Preparing for Interviews

So you’ve been invited to interview – well done! Interviews can be nerve-wracking, but remember: the employer really hopes that you’re the person that they’ll hire.

We’ve put together a list of some of the most common interview questions (as well as a few wild cards!), alongside some of our team’s top tips and resources.

Grab a cuppa, have a read, and get ready to up your interview game…

We’ve brought together a few of our most knowledgeable friends to tell you everything you need to know to prepare:

  • National Careers Service are often a good place to start for job hunting research.
  • Career Connect have put together a great list of Dos and don’ts, including some useful tips for telephone interviews.
  • Prospects, the university gurus, have a really helpful resource covering things from types of questions and tests you might be asked to do at interview, to video interviews and assessment centres.

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Common Interview Questions
What are your greatest strengths?

Whilst it can be tempting to reel off a long list to impress them, be selective, because they wont be able to remember everything. Choose just a few things that you know that they’ll be interested to hear, and remember to check against the person specification to find key words and skills!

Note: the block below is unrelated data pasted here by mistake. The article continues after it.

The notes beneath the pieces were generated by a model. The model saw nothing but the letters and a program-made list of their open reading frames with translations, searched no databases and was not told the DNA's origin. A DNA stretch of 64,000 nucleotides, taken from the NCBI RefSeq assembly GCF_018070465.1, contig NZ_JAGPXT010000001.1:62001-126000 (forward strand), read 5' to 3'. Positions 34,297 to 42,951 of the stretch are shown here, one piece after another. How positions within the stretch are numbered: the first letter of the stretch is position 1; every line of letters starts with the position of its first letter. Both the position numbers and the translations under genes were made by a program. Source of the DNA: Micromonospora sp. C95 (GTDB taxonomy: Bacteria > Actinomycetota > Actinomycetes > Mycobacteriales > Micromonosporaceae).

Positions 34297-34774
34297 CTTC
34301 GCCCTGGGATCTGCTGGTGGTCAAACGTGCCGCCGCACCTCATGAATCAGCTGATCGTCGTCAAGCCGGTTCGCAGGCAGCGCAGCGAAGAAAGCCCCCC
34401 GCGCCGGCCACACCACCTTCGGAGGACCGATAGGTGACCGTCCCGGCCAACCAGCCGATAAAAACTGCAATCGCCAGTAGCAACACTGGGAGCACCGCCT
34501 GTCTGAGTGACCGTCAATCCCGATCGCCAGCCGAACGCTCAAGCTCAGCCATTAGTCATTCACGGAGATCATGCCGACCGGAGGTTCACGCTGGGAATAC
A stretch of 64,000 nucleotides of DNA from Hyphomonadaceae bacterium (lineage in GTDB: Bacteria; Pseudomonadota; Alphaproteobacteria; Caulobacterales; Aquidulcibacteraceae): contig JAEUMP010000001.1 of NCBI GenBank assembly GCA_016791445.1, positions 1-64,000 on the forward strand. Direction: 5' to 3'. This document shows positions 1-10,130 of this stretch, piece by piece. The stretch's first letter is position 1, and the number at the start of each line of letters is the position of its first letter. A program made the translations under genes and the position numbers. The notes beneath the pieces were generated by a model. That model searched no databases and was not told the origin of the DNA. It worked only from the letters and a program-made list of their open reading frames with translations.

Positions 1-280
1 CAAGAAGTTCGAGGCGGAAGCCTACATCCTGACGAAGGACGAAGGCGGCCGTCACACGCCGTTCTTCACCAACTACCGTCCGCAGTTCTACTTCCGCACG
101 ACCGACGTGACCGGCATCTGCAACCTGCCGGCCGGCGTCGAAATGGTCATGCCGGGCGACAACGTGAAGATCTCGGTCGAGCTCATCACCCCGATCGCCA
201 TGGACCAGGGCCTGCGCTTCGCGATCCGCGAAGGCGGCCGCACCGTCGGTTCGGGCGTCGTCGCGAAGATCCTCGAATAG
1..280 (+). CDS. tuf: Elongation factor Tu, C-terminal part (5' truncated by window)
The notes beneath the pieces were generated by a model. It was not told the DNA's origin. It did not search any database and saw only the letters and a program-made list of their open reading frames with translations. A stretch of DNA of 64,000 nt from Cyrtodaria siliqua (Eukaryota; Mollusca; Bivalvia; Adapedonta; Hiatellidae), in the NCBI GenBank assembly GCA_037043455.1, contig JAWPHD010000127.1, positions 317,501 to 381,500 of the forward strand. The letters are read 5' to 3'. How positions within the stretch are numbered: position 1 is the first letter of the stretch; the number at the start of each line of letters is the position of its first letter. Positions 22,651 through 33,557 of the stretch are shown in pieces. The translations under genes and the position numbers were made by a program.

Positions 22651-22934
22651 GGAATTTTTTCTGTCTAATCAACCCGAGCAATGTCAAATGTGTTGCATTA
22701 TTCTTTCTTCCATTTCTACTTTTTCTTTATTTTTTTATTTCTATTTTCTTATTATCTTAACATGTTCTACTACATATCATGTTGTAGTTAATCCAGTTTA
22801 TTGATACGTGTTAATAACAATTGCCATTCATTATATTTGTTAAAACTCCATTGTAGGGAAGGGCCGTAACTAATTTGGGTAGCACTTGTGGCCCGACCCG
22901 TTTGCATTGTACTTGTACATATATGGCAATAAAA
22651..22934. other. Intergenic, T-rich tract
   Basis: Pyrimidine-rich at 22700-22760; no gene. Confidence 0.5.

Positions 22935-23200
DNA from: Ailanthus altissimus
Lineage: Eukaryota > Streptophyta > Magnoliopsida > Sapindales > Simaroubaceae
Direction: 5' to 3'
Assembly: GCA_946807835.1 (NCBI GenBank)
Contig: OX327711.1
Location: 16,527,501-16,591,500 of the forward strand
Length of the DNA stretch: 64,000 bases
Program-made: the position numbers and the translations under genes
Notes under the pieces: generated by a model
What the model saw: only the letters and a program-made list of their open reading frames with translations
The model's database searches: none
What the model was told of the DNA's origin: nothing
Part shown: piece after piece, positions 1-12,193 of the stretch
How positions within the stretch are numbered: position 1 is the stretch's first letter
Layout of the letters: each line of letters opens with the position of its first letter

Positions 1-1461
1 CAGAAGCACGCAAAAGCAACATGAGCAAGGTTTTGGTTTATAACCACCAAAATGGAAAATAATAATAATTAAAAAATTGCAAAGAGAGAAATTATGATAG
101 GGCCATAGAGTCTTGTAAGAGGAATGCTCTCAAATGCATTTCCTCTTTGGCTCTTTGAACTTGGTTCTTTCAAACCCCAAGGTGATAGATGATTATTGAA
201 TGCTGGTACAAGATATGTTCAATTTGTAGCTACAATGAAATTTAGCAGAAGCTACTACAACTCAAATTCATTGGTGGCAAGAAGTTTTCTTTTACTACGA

What are your weaknesses?

Now this might feel like a trick question, but really they’re just trying to see how self-aware you are. Use this as a chance to tell them something you’ve learned about yourself. For instance if you’re not naturally great at time management, tell them about the strategies you use to be better at it.

Give an example of a time when...

This question starter can be used in lots of different ways, but don’t be put off – they’re a great chance to use some of your STAR Answers! Tell them what the situation was, what you were trying to achieve, what you personally did, and what the outcome was.

Why do you want this job?

In this question, they’re looking to see if you’ve done your research. Do you know anything about the organisation? What is it about the company that makes you think it’d be a good place to work? Does it have a long history of success? How does it treat it’s employees? Does it’s work make a difference?

What achievement are you most proud of?

This is a way for employers to find out two things: how high-performing you are, and what kind of achievements you feel are important. For example, you might choose to tell them about a time when you helped someone else, when you generated some income, or when you tried doing something new.